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Energy Must Be Controlled

( Originally Published Late 1800's )

This energy of will is not the blind counterfeit which we sometimes see in stubborn wilfullness. There is an obstinate recklessness, a willing against all reason, willing prompted by the ruling power of selfishness. Such manifestations of will often exhibit energy enough, but energy of uncontrolled force—the energy of the spoiled child in adult years. This is the energy of passion, the energy of reason enslaved, dethroned, degraded. Let no man mistake the obstinacy of reigning selfishness for the high executive power of a well regulated will. Energy of this description is a source of weakness and not power. It is destructive in its tendencies, because it is uncontrolled. Men tell us that machines, which are made for heavy work must be made of the finest materials to stand the strain of energy put upon them. It is also true that such machines wear out rapidly and have to be repaired at short intervals. If, for any reason, some part of the machinery becomes impaired, or out of place, the immense power that should be directed to the accomplishment of work, is exerted to the destruction of the machine. So with uncontrolled energy in man. Instead of being an assistance, it becomes a great hinderance. The vast power which might be utilized in useful labor is squandered upon indulgence or allowed to escape along the lines of misdirected effort. Imagine a perfect locomotive just new from the shops, standing ready for work upon the track. The great machine is capable of doing useful work for years in the hands of a skilled engineer. But a madman mounts the cab, pulls the throttle, piles in the fuel, puts the engine to its greatest speed. The telegraph announces ahead that a madman is coming. Clear the track ! Away flies the splendid engine, past town and wood and field. The crazy man at the throttle, "pulls on more steam," shovels in more coal, just to see her run. And run she does a hundred miles ! A hundred and fifty! Two, three, five hundred miles, perhaps, until the pinions are worn and " heated ; " until the fine machinery is ruined, and the glorious engine is destroyed by the terrible strain that has been put upon it. A few hours before it stood in the shops a miracle of creative skill. Now it stands steaming and sputtering, broken and ruined, after one terrible trip of unrestrained flight. The energy developed by the madman has torn the great engine to pieces. How often have we seen this exemplified in the lives of men, whose reigning selfishness or willful indulgence has consumed the fine powers with which they were endowed !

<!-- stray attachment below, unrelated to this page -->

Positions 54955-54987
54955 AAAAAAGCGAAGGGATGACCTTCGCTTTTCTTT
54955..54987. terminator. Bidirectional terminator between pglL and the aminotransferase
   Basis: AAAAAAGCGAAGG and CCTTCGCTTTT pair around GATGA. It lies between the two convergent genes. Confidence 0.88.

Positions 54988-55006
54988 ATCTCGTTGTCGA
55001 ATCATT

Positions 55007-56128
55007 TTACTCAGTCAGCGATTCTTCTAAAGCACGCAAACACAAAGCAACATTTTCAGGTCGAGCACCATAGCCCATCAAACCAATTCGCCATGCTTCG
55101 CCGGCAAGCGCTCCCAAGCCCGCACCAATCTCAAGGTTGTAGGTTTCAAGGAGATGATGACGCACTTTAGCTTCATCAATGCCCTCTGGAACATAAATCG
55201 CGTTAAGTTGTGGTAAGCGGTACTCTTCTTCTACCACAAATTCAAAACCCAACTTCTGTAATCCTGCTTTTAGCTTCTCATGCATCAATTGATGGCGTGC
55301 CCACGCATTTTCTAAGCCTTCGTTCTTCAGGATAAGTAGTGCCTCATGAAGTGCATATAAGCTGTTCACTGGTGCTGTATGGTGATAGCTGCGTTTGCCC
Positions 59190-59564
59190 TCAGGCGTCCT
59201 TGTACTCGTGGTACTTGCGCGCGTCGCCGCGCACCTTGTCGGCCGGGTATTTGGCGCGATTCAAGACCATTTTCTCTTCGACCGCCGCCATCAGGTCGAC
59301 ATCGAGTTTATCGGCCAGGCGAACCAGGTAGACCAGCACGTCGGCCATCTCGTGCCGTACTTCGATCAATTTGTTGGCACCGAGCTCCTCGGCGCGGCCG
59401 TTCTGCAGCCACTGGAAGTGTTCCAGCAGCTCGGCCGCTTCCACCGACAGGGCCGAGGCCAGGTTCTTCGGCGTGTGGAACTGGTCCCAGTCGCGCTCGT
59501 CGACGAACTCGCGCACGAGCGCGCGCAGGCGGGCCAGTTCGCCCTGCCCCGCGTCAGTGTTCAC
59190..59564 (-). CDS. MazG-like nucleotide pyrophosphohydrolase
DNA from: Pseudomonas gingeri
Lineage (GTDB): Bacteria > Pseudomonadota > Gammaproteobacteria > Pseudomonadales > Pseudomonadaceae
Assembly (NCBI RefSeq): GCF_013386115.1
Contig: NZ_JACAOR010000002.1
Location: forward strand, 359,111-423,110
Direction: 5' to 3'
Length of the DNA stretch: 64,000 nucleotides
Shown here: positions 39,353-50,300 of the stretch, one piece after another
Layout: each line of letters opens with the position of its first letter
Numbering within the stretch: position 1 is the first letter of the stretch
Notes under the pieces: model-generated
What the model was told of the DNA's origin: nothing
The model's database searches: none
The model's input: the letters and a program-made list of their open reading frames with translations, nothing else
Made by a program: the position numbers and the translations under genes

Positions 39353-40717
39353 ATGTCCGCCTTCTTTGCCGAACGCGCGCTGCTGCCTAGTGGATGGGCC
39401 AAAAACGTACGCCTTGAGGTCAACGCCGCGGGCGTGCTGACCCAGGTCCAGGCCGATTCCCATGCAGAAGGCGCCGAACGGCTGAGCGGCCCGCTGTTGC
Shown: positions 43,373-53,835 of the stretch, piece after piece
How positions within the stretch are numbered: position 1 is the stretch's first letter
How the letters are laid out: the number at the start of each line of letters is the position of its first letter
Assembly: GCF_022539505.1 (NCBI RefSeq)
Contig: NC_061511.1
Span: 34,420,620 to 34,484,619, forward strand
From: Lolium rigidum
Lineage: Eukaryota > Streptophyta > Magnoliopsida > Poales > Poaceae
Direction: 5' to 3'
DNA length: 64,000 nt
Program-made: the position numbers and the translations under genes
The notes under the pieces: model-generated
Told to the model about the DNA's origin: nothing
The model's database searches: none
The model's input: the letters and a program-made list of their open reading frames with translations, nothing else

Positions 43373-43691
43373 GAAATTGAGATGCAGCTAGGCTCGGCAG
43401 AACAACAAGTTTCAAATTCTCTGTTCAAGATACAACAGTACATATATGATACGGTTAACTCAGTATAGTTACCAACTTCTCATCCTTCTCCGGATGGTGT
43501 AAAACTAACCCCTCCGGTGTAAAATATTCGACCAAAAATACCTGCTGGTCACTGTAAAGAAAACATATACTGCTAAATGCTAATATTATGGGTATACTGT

Few men have exhibited greater energy than Lord Byron. Born in high station, with wealth and power at his disposal, possessed of unrivaled talent, this overgrown boy wrote verses at twelve, published his first volume at fifteen, directed his scorn at the Edinburg Review at seventeen, and became famous at twenty, by the publication of the first two cantos of Childe Harold. Stung to fierce anger, by the sharp criticisms of his country, unfortunate in his marriage with Miss Millbanke, he went to the continent to spend the few remaining years of his life, in unspeakable infamies. After leaving England, his literary activity was enormous, his debaucheries unlimited. He flung back to his native shores the resentful scorn of his passionate, uncontrolled will. The madman mounted the engine; and after one brilliant, exhaustive trial of those splendid abilities, one of the greatest of England's poets met an untimely death at the age of thirty-six. Those fine powers were not yet at the zenith of their activity, when his body, weakened by long dissipation, broke down at Missolonghi. Manfred was but a prophecy of better work to come had Byron lived to the full age of manhood. The misdirected energies of a passionate, uncontrolled nature consumed the physical powers of this celebrated man, and he died before the sober sense of age had had time to atone for tile follies and weakness of youth.